• Community Health Centers and Resource Allocation

    Aaron posted yesterday on the impact of cuts to expanded money for community health centers (CHCs). CHCs have typically been areas of bipartisan agreement, even for those who might be against larger scale reforms, but they were unable to escape cuts to expansions put in place by the ACA in the current political context.

    This Wednesday and Thursday will be the final meeting of the Negotiated Rulemaking Committee that is revising the method of designating medically underserved areas (MUA) and health professional shortage areas (HPSA), that are essentially unchanged since the 1970s. Being a MUA makes an area/populations eligible for federal resources such as those enabling the work of CHCs. I know, I know, the September meeting was also supposed to be the last one for this committee, but work expands to fill the time until deadlines (the committee is disbanded as I understand it, on October 31, 2011, so this actually is it). Where things stand:

    • The biggest source of committee disagreement remains the meta-role of such designations. Is it to identify expansively those areas/populations that could be helped by extra resources, or to focus designations on the worst-off areas due to the limited resources available to respond?
    • There is an inevitable triage of areas/populations given finite resources and always has been; the question we are wrestling with is to what degree should this be acknowledged when making areas/populations eligible for such resources?
    • A worry of some is that expansive designation means that better off areas will prevail in the scramble for finite resources. A worry for others is that we should identify those places in which there are groups with access barriers, even if we cannot ameliorate them all.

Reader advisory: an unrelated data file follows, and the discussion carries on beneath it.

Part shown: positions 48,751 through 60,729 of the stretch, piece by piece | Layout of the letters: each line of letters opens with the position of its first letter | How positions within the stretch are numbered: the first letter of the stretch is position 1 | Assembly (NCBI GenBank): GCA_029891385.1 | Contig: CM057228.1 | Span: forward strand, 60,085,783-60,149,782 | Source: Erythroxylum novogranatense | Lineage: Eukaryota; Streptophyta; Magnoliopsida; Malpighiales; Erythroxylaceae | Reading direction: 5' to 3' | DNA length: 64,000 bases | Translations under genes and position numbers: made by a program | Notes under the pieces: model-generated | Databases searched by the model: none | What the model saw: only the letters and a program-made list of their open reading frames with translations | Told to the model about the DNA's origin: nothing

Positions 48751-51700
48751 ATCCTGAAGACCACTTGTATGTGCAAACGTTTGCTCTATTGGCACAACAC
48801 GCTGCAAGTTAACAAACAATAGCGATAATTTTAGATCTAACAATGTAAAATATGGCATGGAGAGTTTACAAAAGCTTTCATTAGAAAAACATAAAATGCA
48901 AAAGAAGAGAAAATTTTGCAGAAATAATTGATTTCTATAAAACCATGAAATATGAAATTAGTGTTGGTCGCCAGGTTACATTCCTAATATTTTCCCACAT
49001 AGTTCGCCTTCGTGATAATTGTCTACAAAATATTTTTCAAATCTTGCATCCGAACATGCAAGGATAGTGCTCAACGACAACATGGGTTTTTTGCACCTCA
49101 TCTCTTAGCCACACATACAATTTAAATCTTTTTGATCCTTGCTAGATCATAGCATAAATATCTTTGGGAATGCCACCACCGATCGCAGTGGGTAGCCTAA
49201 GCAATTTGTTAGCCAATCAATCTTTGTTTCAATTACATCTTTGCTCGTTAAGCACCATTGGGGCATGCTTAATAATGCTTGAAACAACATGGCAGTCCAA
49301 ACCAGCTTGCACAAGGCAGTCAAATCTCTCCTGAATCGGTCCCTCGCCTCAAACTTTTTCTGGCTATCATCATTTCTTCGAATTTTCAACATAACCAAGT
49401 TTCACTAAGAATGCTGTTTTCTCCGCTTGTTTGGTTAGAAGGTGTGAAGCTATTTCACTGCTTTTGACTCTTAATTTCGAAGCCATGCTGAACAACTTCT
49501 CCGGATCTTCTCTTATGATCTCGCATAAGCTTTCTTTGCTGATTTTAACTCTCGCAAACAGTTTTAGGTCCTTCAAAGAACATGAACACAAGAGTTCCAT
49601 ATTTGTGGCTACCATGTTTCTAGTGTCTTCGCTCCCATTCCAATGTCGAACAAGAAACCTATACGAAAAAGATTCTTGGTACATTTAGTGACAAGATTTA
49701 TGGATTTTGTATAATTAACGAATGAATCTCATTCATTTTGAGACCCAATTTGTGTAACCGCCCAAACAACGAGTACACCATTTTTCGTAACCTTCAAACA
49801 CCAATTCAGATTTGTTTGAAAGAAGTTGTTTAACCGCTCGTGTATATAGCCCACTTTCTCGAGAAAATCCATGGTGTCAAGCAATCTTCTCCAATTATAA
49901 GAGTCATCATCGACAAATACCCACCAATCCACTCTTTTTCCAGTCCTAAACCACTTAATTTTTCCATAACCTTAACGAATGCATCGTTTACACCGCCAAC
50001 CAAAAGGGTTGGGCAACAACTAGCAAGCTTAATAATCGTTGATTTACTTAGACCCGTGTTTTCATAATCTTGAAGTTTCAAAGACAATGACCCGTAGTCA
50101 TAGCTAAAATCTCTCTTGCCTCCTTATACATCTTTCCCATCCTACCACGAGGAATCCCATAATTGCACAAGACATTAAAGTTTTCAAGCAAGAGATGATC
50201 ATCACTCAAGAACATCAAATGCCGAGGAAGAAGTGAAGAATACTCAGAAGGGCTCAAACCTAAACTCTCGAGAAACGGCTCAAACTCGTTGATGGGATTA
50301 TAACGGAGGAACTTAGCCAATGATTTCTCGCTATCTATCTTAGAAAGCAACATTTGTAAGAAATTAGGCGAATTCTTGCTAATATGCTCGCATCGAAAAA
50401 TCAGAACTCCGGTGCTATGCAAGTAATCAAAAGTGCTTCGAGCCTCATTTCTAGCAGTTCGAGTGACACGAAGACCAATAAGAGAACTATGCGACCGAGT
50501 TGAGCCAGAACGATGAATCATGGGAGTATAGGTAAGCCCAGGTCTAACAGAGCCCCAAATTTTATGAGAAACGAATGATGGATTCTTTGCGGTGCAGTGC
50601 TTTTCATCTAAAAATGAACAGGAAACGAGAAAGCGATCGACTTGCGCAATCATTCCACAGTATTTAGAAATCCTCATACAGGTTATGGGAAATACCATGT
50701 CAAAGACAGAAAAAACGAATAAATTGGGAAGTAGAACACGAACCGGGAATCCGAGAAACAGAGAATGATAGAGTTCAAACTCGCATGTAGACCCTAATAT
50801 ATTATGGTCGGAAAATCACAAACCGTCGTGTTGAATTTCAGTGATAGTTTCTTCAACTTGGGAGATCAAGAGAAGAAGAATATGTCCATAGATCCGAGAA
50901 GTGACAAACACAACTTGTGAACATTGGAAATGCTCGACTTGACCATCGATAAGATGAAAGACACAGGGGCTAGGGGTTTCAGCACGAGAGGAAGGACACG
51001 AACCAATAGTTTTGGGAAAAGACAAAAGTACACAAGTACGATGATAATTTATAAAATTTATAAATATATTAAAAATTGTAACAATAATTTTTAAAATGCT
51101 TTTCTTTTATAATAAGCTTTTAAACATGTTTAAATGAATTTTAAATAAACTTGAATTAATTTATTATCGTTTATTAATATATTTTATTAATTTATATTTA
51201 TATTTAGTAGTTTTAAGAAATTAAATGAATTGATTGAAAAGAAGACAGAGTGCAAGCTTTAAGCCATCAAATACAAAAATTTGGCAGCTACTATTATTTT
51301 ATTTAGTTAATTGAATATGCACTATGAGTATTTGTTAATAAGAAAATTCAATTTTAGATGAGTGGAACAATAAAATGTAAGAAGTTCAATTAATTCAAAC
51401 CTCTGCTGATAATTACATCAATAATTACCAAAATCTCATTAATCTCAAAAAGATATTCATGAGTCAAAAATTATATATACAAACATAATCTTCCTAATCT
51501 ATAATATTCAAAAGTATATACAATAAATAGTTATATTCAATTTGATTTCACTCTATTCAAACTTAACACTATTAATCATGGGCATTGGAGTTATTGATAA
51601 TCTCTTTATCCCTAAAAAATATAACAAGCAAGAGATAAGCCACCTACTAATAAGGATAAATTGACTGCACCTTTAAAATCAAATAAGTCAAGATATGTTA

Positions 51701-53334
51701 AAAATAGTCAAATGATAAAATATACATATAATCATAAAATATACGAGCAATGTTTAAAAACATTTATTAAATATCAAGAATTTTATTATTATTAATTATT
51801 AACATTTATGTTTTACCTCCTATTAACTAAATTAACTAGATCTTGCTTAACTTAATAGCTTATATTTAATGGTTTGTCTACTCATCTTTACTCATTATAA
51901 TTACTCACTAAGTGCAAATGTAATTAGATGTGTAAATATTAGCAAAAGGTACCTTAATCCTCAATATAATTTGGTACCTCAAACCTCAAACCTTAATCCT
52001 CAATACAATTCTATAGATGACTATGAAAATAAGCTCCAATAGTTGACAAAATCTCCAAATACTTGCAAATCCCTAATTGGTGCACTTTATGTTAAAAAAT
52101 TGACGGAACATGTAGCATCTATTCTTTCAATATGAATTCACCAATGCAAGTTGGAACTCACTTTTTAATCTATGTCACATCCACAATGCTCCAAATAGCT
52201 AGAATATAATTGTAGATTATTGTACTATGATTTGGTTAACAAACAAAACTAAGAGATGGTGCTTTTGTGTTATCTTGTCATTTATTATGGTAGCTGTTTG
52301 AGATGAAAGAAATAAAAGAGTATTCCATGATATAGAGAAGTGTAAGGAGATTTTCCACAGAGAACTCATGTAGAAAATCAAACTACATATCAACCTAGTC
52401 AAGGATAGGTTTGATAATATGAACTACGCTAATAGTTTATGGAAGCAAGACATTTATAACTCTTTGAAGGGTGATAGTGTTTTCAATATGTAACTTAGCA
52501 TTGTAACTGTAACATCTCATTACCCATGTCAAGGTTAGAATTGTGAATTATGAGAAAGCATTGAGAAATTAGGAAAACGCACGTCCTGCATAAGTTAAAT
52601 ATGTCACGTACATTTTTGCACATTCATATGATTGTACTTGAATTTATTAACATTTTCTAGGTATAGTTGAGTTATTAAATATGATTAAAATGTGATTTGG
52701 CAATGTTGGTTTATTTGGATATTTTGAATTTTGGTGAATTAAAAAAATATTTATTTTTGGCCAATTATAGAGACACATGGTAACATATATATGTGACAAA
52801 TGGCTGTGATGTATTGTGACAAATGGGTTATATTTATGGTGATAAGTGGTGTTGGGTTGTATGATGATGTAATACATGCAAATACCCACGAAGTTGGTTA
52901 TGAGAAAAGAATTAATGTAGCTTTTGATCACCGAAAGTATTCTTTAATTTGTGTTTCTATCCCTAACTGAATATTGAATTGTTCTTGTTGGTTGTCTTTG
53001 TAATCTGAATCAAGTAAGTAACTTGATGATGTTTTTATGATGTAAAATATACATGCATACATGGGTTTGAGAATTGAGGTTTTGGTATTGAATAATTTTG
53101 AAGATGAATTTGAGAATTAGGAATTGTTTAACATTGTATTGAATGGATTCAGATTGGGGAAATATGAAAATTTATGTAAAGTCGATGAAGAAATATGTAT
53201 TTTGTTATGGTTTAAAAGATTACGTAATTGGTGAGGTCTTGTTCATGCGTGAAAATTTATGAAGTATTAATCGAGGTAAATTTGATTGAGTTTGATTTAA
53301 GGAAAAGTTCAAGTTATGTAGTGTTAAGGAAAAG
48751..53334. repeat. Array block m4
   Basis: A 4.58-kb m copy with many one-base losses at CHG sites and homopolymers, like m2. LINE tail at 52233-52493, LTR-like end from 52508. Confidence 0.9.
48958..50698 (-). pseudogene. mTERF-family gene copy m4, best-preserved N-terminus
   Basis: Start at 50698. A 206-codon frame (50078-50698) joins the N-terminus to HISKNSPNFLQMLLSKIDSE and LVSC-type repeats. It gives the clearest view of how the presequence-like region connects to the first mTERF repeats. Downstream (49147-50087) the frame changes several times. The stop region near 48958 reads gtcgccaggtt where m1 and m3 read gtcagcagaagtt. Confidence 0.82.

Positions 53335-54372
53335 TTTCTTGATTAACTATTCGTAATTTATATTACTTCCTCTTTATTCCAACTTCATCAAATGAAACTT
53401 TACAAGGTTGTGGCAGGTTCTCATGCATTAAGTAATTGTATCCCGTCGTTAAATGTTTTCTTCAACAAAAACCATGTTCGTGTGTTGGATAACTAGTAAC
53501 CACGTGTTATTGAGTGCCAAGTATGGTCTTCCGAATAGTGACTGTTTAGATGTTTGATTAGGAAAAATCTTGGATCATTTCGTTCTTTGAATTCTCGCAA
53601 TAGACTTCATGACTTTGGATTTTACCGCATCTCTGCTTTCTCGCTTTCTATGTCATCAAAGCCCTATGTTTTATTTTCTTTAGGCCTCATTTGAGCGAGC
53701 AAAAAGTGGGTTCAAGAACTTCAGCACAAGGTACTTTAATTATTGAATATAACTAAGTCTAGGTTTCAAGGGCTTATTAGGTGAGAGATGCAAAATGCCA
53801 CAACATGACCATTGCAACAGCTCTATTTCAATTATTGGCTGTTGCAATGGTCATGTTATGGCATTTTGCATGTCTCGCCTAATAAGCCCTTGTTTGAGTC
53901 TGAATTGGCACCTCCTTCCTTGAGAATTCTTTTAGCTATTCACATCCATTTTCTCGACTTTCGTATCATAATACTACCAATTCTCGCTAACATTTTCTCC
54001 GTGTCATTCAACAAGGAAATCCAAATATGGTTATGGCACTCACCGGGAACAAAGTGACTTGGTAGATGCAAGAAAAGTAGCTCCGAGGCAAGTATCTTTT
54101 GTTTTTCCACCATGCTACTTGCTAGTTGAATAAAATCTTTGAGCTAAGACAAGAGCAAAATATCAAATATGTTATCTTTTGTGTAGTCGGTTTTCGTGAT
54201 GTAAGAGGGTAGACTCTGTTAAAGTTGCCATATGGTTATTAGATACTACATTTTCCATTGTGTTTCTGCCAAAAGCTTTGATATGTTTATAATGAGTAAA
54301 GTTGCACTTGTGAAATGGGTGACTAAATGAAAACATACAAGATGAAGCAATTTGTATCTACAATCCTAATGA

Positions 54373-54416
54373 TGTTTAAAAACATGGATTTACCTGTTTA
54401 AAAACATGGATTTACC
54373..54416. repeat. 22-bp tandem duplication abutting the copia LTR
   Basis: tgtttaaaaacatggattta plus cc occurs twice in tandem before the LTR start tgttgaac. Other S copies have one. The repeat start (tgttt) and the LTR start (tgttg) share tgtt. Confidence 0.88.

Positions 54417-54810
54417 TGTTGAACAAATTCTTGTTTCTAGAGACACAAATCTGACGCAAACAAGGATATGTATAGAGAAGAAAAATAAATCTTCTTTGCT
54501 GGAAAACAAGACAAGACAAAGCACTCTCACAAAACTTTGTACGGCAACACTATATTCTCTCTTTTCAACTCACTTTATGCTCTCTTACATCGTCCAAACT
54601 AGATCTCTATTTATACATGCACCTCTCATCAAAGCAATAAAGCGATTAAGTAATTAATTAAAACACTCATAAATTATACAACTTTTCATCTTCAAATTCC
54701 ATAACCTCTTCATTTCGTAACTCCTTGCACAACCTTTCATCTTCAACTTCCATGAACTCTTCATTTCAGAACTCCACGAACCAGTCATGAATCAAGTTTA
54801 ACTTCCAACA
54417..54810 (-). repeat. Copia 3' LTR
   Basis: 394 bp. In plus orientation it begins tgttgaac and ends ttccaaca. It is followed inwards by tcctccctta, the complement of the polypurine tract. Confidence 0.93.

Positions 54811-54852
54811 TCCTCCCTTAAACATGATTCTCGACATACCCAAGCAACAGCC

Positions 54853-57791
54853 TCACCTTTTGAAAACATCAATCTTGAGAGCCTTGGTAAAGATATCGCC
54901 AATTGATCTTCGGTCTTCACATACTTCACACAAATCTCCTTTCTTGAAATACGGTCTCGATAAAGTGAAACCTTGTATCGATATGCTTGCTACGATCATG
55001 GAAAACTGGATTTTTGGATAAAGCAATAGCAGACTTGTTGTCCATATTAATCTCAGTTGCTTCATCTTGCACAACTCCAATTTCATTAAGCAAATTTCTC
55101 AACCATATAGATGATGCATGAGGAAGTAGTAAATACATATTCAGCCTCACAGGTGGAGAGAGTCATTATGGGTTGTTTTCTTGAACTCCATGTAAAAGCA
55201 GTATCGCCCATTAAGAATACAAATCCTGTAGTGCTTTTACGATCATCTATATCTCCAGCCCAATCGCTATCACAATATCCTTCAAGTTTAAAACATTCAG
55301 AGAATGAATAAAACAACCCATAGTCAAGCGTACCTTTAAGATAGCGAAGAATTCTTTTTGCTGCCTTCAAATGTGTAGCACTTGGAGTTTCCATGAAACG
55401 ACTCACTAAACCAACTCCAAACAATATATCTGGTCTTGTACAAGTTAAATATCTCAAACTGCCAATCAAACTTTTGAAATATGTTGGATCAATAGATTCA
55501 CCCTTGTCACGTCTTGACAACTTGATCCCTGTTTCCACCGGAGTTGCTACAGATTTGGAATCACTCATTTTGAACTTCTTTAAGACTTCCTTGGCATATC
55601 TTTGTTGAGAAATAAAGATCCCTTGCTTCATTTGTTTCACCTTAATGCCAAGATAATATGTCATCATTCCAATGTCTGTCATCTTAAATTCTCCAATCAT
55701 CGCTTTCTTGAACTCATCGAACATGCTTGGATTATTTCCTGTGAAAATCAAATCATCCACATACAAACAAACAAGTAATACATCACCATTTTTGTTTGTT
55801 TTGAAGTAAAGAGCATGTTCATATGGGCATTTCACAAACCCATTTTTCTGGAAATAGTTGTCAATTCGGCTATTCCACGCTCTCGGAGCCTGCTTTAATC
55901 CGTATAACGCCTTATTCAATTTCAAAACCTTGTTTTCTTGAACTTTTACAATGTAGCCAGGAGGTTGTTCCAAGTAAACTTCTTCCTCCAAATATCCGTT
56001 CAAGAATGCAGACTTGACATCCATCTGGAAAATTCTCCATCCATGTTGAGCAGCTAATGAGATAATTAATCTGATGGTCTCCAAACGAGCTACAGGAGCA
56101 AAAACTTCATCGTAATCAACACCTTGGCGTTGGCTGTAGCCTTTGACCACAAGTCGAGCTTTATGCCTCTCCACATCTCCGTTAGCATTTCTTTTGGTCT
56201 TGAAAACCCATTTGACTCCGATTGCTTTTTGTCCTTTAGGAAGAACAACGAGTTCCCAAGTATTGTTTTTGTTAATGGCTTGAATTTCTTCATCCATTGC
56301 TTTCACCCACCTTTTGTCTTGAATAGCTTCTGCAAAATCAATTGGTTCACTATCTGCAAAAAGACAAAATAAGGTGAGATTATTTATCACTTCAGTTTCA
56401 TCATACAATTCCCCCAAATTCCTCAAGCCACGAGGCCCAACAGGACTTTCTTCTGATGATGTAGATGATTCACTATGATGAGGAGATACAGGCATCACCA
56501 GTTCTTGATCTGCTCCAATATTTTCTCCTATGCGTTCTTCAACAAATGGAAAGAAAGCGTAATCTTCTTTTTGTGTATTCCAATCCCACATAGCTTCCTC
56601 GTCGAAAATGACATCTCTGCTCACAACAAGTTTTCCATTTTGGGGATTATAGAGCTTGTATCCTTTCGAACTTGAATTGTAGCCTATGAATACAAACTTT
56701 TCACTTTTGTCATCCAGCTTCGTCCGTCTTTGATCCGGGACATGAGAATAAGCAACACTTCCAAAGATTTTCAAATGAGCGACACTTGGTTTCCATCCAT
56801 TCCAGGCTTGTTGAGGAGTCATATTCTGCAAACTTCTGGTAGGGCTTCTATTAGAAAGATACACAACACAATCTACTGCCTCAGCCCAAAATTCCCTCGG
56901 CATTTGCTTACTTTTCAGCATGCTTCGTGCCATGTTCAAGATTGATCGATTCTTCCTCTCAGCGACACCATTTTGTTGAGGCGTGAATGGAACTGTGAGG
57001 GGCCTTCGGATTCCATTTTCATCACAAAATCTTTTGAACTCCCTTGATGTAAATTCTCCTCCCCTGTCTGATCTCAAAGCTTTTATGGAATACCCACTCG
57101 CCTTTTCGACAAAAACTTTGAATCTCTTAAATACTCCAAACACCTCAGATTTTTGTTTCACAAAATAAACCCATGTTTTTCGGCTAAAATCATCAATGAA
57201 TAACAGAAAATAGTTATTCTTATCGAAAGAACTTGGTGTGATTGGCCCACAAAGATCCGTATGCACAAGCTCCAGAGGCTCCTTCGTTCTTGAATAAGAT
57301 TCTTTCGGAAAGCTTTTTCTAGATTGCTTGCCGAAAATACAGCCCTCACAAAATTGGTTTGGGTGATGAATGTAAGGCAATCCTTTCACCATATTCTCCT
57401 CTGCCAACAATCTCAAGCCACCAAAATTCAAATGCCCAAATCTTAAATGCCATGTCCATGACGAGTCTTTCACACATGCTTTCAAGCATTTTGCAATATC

• Under the Negotiated Rulemaking Act of 1990 that guides the work of the committee, the definition of consensus is unanimous agreement, and getting there with 28 people is very difficult.
    • If we reach a unanimous agreement, our decisions will become the essence of a draft interim final rule.
    • If we do not reach a unanimous agreement, the Sec. of HHS can move ahead to publish a rule to change these designation procedures in the manner of her choosing, following the normal processes. So, some change in the designation method seems likely.

    In any event, this is a big week for our country’s safety net, as the means of designating areas and populations as eligible to receive federal resources such as those provided via CHCs is likely to be changed one way or another by the actions of this committee.

     

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    • With luck, and perhaps just due to fatigue, all will agree on your proposed approach. The trouble is, any formula will inevitably miss some places and people who need resources that depend on designation and the complexity of the process will make it hard for other places and people to make their case–that is inevitable and will continue to create agitation for change. What is good is that more and more people have become involved and been given the responsibility to join the decision process. That’s good in and of itself.

      The designation system and the establishment of CHCs has put “facts on the ground” that are hard to ignore. The idea that we will have to continuously recognize “underservice” where programs are successful and where conditions change is an awkward reality for the foreseeable future. The CHC structure is now a permanent feature of our health care delivery and financing system–it is no longer the stop-gap for “market failure/” Given this, the process of designation and subsequent grant seeking has become one of continuous priority setting and funding. This is now becoming a re-distributive process (taking from some other programs)–as opposed to a distributive one (new money for need). This transition will change everything, as they say.

      • @Tom Ricketts
        yes to all you say. The transition from old designation regime to new regime will be especially hard to get straight. All methods we have considered produce substantial changes (new designations, old ones losing out, etc.). It is also much more difficult to measure ‘underservice’ and operationalize a response to it than it is provider shortage as well.